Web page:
A Facebook spokesman has confirmed that the company's controversial policy requiring users to give their real names applies even in countries where police are known to be monitoring the network to enforce laws against homosexuality.
The real-name policy is "a policy for everyone that uses Facebook," spokesman Andrew Souvall told BuzzFeed News.
Though officials in countries like Egypt are known to be monitoring the network partly to enforce anti-LGBT laws, Souvall said, Facebook believes the policy is important to keeping users safe. "Having people use the names they use in their everyday life on Facebook makes them more accountable, and also helps us root out accounts created for malicious purposes, like harassment, fraud, impersonation and hate speech."
Facebook has long had a policy requiring users to put their real names on their profiles, but it has come under fire in recent weeks because it reportedly informed a number of users that they either must put their real names on their profiles or have them shut down. This enforcement drew strong objections from American LGBT activists — especially in the San Francisco Bay Area — because a number of those who said they had been given this ultimatum were drag queens, and there was concern it could lead to the outing of other LGBT users.
As controversy over the real-name policy has grown in the U.S., Egyptian officials are stepping up efforts to monitor Facebook and other social media, in part to target LGBT people. This includes contracting with the firm See Egypt, a sister company of the American firm Blue Coat, to monitor social networks, which an Interior Ministry official told BuzzFeed News earlier this month would be on the lookout for "debauchery" as well as for potential Islamist activists.
On Thursday, Egyptian media reported six men had been sentenced to two years in prison with hard labor after allegedly posting to Facebook that they would rent their apartment to men seeking to have sex with each other for $200 per night. Egyptian authorities have been broadening their crackdown on LGBT people since October in an apparent bid to bolster the regime of President Abdel Fattah al-Sisi, who ousted a Muslim Brotherhood leader from power earlier this year with help from the army.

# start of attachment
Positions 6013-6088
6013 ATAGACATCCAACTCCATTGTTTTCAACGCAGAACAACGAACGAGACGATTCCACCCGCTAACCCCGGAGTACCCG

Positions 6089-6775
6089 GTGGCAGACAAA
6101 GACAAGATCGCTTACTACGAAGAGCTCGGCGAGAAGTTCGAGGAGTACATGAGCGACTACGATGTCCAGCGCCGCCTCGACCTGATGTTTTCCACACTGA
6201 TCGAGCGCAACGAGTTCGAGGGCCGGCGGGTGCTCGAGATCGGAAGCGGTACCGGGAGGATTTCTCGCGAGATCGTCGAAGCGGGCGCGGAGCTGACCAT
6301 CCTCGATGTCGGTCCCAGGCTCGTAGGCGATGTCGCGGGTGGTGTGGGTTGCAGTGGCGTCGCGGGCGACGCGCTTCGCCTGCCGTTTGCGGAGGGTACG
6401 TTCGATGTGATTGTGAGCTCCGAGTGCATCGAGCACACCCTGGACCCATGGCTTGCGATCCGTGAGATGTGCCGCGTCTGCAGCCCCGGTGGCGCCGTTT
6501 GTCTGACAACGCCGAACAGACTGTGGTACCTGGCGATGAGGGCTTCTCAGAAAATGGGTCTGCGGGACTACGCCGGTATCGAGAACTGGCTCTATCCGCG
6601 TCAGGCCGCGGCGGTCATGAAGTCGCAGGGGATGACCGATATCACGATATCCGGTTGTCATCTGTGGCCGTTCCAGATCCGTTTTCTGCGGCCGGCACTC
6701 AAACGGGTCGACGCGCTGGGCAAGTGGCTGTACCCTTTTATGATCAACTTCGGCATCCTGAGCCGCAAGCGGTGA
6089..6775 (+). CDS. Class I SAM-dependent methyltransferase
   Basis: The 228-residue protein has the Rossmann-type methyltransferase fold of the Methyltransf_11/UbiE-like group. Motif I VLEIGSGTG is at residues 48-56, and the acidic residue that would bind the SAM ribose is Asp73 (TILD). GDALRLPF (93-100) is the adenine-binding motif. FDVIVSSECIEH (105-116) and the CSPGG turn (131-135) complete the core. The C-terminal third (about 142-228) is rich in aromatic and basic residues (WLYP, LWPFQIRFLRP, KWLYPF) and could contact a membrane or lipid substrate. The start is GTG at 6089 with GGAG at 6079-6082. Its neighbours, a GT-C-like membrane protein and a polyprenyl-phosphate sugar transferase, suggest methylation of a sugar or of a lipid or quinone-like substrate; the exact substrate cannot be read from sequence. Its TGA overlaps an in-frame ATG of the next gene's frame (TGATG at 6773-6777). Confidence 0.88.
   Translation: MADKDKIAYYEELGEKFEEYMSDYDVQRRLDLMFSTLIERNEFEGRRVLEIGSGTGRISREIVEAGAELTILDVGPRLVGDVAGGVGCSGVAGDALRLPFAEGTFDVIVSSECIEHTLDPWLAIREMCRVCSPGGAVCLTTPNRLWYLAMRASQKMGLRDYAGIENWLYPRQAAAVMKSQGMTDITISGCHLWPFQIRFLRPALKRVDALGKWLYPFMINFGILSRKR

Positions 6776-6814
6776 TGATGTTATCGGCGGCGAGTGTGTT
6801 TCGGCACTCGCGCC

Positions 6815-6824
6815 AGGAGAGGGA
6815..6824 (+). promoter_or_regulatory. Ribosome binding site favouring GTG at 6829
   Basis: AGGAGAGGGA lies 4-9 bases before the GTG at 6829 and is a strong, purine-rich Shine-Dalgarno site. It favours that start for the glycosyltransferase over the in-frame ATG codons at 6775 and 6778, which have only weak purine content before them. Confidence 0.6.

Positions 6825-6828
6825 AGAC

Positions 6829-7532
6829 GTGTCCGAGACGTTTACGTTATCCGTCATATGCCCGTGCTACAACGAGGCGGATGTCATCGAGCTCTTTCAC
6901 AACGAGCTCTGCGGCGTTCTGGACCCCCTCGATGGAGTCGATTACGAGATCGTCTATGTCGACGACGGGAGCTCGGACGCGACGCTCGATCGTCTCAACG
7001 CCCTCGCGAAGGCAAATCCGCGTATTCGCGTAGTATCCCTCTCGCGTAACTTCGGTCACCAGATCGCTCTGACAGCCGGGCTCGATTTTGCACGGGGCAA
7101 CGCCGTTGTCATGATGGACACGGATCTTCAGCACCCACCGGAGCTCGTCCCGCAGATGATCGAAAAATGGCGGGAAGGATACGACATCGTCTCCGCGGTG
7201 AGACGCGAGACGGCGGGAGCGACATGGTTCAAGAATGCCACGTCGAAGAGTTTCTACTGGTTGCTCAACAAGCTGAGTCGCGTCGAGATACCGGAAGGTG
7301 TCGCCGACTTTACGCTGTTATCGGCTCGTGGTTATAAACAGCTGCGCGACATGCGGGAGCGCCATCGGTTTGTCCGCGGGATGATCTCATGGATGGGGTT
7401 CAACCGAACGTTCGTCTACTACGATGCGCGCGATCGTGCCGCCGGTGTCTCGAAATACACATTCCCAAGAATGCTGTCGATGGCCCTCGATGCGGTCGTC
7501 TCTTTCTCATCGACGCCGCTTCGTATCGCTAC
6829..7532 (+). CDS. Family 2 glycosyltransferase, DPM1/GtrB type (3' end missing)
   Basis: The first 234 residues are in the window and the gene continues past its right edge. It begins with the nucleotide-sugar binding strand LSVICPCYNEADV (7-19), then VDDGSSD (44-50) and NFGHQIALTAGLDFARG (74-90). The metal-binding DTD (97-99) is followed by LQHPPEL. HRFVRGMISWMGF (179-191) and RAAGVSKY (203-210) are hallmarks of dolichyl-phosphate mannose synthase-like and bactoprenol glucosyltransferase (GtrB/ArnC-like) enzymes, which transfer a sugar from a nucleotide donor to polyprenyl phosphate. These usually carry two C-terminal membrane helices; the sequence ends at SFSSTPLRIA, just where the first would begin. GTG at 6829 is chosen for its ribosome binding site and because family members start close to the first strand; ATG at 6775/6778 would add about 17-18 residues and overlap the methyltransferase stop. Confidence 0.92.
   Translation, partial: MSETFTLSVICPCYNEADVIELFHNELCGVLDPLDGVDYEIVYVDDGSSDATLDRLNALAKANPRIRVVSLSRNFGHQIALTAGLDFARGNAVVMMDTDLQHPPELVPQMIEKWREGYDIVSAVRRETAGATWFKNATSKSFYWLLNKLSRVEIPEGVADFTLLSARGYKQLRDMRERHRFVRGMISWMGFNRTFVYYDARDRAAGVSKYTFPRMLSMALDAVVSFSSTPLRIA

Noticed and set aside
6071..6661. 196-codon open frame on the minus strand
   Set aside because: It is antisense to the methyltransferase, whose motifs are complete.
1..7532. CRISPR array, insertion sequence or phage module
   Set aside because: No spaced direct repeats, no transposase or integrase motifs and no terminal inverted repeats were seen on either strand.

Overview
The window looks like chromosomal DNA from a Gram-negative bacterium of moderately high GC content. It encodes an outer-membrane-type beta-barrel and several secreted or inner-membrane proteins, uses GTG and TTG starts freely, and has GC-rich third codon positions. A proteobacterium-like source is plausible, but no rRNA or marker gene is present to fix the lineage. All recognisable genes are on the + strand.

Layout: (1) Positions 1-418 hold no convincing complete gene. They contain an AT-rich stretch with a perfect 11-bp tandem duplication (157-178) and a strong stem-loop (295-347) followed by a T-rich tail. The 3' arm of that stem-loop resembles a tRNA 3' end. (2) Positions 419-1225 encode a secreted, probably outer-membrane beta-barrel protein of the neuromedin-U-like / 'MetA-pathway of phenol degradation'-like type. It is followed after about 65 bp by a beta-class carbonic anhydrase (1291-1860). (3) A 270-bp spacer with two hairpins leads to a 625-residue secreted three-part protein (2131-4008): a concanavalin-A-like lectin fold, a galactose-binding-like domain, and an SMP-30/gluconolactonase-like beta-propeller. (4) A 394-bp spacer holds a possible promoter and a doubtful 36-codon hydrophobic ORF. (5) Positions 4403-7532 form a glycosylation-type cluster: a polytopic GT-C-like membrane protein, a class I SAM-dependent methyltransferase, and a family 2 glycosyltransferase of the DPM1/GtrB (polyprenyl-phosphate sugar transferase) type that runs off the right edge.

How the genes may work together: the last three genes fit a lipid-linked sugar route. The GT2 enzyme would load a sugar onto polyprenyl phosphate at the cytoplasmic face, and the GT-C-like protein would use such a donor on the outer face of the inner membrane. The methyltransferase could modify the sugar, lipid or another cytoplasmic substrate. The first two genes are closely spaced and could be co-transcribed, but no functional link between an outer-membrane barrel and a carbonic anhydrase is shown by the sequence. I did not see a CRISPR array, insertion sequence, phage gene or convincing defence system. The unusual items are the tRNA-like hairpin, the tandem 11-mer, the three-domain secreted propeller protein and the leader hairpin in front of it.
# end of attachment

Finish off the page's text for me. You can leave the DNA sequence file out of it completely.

Last week the gay hookup app Grindr began broadcasting a message to its users in Egypt warning them that police may be "posing as LGBT on social media to entrap you." But although rumors have circulated that police were busting gay people through hookup apps, the only confirmed reports of arrests due to online activity have involved Facebook.
Blue Coat has denied its connection with See Egypt since it was first reported by BuzzFeed News, and issued this statement in response to this story:
"Blue Coat has not responded, and does not intend to respond, to any tender for a social network monitoring operation in Egypt. See Egypt is a Blue Coat reseller, but is not otherwise affiliated with Blue Coat. See Egypt has assured us that they have not bid or resold Blue Coat products to the Egyptian government for any social network monitoring operation."
"Blue Coat supports internationally recognized rights to privacy and freedom of expression. We do not condone any government's use of our products to abuse the Internet privacy or freedom of expression of its citizens. We conduct due diligence in our sales process to minimize the risk of our technology falling into the wrong hands or being misused in violation of our corporate policies, including our Public Internet Access Policy."
"Blue Coat sells its products to end users through more than 2,000 resellers worldwide. We require our resellers to adhere to the same legal requirements and ethical standards to which we hold ourselves."
An earlier version of this story incorrectly identified the Facebook spokesperson. His name is Andrew Souvall.
J. Lester Feder is a world correspondent for BuzzFeed News and is based in Washington, DC. His secure PGP fingerprint is 2353 DB68 8AA6 92BD 67B8 94DF 37D8 0A6F D70B 7211
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